[Python-Dev] pyc files, constant folding and borderline portability issues

Cesare Di Mauro cesare.dimauro at a-tono.com
Tue Apr 7 09:27:04 CEST 2009

On Apr 07, 2009 at 02:10AM, Steven D'Aprano <steve at pearwood.info> wrote:

> On the other hand, I'm with Guido when he wrote "it is certainly not
> right to choose speed over correctness". This is especially a problem
> for floating point optimizations, and I urge Cesare to be conservative
> in any f.p. optimizations he introduces, including constant folding.

The principle that I followed on doing constant folding was: "do what Python
will do without constant folding enabled".

So if Python will generate


the constant folding code will simply replace them with a single


When working with such kind of optimizations, the temptation is to
apply them at any situation possible. For example, in other languages

a = b * 2 * 3

will be replaced by

a = b * 6

In Python I can't do that, because b can be an object which overloaded
the * operator, so it *must* be called two times, one for 2 and one for 3.

That's the way I choose to implement constant folding.

The only difference at this time is regards invalid operations, which will
raise exceptions at compile time, not at running time.

So if you write:

a = 1 / 0

an exception will be raised at compile time.

I decided to let the exception be raised immediately, because I think that
it's better to detect an error at compile time than at execution time.

However, this can leed to incompatibilities with existing code, so in the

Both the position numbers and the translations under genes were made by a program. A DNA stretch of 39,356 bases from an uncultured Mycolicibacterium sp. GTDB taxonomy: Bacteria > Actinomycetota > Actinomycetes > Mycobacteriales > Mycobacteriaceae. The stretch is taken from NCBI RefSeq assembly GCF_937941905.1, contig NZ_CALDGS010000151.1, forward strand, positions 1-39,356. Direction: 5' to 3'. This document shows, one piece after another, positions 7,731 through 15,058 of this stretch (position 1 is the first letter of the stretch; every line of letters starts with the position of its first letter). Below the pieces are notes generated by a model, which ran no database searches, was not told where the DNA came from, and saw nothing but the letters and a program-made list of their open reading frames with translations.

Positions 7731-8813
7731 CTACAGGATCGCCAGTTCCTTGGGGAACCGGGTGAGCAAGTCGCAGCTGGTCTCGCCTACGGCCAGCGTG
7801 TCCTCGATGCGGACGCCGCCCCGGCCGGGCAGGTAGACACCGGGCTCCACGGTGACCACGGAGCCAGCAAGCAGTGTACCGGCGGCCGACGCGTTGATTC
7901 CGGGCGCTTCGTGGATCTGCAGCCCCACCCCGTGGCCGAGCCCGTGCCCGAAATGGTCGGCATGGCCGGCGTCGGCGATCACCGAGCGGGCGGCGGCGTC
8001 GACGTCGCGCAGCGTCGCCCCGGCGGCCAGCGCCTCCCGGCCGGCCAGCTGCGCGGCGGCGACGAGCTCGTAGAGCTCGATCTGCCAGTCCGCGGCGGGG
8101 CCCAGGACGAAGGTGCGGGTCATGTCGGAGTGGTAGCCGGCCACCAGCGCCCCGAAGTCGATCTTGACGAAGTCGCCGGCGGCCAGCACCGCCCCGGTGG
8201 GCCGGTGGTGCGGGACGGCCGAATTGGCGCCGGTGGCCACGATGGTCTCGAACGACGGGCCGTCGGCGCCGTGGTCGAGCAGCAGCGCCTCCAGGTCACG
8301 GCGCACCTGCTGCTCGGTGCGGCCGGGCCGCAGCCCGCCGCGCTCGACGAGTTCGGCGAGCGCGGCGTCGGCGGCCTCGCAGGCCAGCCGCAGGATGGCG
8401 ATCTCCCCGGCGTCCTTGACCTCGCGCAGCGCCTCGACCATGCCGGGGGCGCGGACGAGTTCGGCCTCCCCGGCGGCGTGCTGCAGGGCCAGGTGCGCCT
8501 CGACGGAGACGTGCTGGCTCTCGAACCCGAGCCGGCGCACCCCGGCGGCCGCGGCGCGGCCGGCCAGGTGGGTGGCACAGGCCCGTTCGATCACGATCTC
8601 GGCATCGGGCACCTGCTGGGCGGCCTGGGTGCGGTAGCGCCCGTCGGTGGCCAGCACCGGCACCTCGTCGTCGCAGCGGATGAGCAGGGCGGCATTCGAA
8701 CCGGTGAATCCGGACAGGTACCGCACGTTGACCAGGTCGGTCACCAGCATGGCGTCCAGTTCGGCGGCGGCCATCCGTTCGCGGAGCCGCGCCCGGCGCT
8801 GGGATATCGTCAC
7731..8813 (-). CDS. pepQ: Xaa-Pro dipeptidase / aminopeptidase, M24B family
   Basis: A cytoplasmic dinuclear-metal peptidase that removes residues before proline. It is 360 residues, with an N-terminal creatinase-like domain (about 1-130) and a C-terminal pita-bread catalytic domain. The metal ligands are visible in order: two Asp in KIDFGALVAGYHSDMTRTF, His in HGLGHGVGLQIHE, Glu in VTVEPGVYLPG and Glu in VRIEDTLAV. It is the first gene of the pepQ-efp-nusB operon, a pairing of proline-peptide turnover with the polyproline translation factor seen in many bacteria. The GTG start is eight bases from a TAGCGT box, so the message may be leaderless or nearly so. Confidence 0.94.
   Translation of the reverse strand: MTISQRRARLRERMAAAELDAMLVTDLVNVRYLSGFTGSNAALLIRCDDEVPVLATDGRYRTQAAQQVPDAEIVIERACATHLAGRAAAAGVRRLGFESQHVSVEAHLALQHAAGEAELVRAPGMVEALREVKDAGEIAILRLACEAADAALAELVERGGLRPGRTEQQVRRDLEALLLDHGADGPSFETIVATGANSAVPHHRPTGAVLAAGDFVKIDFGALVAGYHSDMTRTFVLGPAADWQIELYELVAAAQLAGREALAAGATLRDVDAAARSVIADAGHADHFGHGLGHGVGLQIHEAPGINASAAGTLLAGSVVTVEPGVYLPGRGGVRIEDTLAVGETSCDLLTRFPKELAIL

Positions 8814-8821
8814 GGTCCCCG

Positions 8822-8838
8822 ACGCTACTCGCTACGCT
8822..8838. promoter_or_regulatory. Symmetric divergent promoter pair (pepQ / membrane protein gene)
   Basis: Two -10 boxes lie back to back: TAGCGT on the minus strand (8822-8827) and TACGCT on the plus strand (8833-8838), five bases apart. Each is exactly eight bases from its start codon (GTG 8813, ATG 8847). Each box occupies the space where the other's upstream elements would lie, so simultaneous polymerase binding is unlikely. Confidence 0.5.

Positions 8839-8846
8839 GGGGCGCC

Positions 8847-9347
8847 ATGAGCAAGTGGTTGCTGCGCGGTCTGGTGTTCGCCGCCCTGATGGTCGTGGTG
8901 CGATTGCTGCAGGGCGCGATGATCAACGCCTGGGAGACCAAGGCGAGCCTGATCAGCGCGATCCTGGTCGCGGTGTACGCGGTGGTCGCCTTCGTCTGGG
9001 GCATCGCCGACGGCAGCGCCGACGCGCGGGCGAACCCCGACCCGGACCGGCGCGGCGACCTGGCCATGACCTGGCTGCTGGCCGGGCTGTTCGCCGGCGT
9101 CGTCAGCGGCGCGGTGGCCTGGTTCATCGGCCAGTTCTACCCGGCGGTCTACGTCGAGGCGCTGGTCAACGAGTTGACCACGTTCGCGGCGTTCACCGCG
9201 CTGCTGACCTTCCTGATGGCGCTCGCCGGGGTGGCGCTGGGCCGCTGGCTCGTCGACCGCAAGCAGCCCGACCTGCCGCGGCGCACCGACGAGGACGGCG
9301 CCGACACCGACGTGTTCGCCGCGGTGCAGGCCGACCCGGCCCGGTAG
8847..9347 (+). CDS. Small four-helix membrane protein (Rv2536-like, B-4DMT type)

final implementation I will add a flag to struct compiling (in ast.c) so that
this behaviour can be controlled programmatically (enabling or not the
exception raising).

I already introduced a flag in struct compiling to control the constant
folding, that can be completely disabled, if desired.

> So... +1 on the general principle of constant folding, -0.5 on any such
> optimizations which change the semantics of a f.p. operation. The only
> reason it's -0.5 rather than -1 is that (presumably) anyone who cares
> about floating point correctness already knows to never trust the
> compiler.

As Raymond stated, there's no loss in precision working with constant
folding code on float datas. That's because there will be a rounding and
a store of computed values each time that a result is calculated.

Other languages will use FPU registers to hold results as long as
possibile, keeping full 80 bit precision (16 bit exponent + 64 bit
That's not the Python case.


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